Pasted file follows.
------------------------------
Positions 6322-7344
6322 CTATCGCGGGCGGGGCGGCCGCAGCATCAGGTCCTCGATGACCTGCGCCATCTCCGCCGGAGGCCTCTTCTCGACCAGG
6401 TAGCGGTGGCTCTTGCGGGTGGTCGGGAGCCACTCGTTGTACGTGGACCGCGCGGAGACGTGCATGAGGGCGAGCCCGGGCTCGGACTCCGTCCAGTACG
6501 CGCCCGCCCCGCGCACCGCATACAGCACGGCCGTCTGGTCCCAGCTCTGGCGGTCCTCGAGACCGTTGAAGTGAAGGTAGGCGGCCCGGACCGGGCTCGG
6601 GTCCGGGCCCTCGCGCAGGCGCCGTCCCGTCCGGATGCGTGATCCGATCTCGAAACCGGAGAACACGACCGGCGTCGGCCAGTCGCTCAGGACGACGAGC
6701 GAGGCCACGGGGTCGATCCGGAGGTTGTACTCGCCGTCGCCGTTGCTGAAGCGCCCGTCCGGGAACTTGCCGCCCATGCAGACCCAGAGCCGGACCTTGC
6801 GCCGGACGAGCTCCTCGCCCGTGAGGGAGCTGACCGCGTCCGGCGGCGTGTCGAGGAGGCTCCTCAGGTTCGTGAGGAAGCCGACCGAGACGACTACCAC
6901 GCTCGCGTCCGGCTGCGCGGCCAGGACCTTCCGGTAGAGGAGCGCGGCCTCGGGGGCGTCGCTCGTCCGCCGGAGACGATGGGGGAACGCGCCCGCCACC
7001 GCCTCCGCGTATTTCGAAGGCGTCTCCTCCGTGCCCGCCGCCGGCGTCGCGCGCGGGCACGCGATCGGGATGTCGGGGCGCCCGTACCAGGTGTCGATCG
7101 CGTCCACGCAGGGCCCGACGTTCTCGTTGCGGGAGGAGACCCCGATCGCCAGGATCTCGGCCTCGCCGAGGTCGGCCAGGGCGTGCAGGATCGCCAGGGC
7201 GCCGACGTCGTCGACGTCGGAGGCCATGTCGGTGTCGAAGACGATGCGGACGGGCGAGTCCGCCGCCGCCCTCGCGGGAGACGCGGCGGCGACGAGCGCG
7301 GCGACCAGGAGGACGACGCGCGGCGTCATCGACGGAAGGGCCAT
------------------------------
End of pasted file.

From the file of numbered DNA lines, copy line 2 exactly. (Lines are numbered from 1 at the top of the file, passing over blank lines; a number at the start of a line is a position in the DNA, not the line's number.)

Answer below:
6322 CTATCGCGGGCGGGGCGGCCGCAGCATCAGGTCCTCGATGACCTGCGCCATCTCCGCCGGAGGCCTCTTCTCGACCAGG